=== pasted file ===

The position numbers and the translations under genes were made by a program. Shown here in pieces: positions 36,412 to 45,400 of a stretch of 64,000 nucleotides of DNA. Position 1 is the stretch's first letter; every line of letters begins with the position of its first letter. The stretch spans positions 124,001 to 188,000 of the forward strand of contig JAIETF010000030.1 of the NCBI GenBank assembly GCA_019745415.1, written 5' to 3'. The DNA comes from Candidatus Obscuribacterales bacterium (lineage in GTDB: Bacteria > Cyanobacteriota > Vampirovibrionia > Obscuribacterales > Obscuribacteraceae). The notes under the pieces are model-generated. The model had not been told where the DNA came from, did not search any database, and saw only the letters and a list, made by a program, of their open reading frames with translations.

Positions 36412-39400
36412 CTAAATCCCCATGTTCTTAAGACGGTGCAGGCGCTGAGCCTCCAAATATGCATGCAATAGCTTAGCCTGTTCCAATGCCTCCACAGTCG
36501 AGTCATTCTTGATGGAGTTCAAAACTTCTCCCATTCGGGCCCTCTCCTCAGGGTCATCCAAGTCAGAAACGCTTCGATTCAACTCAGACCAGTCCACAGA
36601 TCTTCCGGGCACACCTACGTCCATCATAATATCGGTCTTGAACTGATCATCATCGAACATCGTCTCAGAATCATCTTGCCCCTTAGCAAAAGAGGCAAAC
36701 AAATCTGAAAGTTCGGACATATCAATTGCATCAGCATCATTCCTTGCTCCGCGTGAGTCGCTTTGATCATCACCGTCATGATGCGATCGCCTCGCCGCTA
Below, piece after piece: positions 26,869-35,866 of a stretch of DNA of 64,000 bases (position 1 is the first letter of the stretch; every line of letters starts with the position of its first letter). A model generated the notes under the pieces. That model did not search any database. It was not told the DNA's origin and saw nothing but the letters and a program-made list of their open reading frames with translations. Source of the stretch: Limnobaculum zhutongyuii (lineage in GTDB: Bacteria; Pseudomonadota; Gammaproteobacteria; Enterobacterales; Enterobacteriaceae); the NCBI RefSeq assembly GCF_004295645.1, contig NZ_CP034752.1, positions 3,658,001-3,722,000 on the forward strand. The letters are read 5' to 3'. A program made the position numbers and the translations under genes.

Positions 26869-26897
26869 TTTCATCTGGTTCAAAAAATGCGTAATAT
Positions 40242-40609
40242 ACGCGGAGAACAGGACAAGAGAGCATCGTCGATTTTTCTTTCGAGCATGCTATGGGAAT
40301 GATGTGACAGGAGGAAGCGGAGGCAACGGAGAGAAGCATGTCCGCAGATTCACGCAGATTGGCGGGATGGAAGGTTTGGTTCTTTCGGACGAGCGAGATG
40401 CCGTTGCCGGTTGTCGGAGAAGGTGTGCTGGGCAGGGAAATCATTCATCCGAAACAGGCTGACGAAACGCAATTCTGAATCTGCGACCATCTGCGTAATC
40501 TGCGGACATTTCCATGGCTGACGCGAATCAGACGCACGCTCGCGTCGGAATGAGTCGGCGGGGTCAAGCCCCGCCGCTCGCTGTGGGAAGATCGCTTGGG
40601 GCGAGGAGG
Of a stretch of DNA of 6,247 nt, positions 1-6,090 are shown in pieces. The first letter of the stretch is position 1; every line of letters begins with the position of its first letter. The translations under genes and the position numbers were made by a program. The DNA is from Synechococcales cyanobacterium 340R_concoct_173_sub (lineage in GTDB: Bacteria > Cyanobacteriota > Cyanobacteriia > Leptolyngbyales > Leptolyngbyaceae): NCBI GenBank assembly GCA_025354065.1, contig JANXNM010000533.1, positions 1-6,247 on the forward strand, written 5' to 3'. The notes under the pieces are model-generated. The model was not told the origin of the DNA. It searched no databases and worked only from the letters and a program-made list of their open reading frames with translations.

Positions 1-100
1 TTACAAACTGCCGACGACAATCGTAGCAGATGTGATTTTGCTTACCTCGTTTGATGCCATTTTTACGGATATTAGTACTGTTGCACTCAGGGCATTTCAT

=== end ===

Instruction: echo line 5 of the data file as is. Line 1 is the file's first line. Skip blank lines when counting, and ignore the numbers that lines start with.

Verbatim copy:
36601 TCTTCCGGGCACACCTACGTCCATCATAATATCGGTCTTGAACTGATCATCATCGAACATCGTCTCAGAATCATCTTGCCCCTTAGCAAAAGAGGCAAAC